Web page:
This book provides the first unifying analysis of the range of economic reasons for the clustering of firms and households. Its goal is to explain further the trade-off between various forms of increasing returns and different types of mobility costs. The main focus of the analysis is on cities, but it also explores the formation of other agglomerations, such as commercial districts within cities, industrial clusters at the regional level, and the existence of imbalance between regions.
1. Agglomeration; Part I. Fundamentals of Geographical Economics: 2. The breakdown of the price system in a spatial economy; 3. The von Thünen model and land rent formation; 4. Increasing returns vs. transportation costs: the fundamental tradeoff of a spatial economy; 5. Cities and the public sector; Part II. The Structure of Metropolitan Areas: 6. The spatial structure of cities under communication externalities; 7. The formation of urban centers under imperfect competition; Part III. Factor Mobility and Industrial Location: 8. Industrial agglomeration under Marshallian externalities; 9. Industrial agglomeration under monopolistic competition; Part IV. Urban Systems and Regional Growth: 10. Back to von Thünen: the formation of cities in a spatial economy; 11. On the relationship between agglomeration and growth.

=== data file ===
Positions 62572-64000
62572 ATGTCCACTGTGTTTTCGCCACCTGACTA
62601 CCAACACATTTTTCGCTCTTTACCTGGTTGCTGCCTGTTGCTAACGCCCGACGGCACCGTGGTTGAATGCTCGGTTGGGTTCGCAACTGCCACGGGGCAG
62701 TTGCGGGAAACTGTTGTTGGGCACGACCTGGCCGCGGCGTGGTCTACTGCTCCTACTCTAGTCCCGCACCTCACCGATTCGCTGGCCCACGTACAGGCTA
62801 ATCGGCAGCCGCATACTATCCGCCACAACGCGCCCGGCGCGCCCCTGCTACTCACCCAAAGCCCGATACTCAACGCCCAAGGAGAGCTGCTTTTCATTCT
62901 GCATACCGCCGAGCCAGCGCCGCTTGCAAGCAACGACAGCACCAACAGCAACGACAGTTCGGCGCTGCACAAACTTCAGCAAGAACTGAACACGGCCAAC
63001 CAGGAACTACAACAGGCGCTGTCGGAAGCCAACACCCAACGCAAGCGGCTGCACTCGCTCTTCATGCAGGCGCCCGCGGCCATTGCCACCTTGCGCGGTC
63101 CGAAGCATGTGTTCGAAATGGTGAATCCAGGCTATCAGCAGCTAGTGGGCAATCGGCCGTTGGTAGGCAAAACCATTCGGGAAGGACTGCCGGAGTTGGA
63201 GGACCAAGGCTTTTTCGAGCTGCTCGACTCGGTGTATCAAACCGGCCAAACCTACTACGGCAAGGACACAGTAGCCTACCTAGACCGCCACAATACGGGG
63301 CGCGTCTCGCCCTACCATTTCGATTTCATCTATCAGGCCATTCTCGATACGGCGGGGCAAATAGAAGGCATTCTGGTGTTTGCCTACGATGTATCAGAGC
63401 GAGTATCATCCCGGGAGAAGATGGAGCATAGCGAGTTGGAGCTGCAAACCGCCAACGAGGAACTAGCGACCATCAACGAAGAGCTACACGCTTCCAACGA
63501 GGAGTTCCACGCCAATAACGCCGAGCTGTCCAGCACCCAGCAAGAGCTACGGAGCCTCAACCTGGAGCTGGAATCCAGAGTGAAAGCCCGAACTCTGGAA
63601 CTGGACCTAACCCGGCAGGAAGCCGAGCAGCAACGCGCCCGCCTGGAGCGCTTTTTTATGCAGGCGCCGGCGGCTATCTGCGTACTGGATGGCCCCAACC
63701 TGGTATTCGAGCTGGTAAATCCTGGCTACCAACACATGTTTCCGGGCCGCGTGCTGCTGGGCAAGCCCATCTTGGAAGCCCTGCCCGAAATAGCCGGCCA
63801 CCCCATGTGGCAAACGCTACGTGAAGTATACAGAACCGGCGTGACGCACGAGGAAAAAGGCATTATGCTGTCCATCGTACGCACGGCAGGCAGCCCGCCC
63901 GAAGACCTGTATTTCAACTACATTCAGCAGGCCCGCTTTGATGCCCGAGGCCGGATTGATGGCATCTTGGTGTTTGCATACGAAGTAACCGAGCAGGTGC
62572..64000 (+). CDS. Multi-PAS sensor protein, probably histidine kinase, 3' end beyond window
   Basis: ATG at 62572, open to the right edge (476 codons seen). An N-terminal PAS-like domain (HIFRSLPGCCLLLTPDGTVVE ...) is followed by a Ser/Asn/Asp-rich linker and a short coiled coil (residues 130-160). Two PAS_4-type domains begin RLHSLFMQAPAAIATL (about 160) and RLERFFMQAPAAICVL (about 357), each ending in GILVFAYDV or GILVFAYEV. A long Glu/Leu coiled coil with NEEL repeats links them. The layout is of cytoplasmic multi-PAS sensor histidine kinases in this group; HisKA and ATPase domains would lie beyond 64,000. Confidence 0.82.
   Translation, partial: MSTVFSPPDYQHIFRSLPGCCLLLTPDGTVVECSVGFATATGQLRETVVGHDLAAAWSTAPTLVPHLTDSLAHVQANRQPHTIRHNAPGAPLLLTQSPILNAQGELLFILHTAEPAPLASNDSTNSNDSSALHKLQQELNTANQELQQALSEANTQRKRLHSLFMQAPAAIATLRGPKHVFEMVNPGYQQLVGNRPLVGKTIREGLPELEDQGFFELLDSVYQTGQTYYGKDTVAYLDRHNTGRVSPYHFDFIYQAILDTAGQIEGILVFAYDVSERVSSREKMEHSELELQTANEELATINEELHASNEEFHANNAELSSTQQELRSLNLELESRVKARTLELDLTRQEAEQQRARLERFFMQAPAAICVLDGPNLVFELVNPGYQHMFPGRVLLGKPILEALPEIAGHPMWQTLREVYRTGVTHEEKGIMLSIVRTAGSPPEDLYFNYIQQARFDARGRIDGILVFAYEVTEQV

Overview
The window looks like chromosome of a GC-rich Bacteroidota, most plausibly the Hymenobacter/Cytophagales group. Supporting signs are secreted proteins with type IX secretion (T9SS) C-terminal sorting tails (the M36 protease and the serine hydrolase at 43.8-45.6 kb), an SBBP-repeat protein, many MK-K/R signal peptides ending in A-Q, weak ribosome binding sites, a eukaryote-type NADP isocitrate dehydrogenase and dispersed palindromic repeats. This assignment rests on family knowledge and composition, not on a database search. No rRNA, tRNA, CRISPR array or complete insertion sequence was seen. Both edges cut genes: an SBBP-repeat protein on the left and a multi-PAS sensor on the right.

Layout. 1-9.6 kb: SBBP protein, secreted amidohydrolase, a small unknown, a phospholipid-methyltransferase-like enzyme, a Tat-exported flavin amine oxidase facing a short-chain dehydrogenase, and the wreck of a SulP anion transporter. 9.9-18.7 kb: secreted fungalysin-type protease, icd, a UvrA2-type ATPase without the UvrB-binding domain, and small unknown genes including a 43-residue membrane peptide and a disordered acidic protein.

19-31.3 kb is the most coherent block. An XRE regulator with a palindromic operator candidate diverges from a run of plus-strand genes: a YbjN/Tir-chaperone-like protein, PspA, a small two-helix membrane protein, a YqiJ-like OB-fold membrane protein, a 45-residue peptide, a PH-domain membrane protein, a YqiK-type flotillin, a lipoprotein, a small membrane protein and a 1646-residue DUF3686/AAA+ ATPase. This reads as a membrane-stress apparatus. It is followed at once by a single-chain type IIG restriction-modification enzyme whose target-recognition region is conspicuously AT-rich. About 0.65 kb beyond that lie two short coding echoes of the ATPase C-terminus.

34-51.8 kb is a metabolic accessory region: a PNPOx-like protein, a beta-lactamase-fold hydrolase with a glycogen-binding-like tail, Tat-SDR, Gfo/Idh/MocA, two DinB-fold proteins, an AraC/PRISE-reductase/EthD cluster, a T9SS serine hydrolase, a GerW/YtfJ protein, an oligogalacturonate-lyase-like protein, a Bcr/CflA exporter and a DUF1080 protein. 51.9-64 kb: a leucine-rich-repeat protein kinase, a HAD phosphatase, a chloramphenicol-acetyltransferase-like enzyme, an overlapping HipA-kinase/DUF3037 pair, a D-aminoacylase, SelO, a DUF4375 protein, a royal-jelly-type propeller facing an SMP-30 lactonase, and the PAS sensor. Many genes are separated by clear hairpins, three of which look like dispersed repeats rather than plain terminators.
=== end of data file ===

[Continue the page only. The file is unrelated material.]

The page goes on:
Winner of the 2004 William Alonso Memorial Prize for Innovative Work in Regional Science
"The primary value of the book resides in its development of microeconomic spatial models … a rich and provocative source of ideas, hypotheses, rationales, and models to contemplate and upon which to build."
Annals of the Association of American Geographers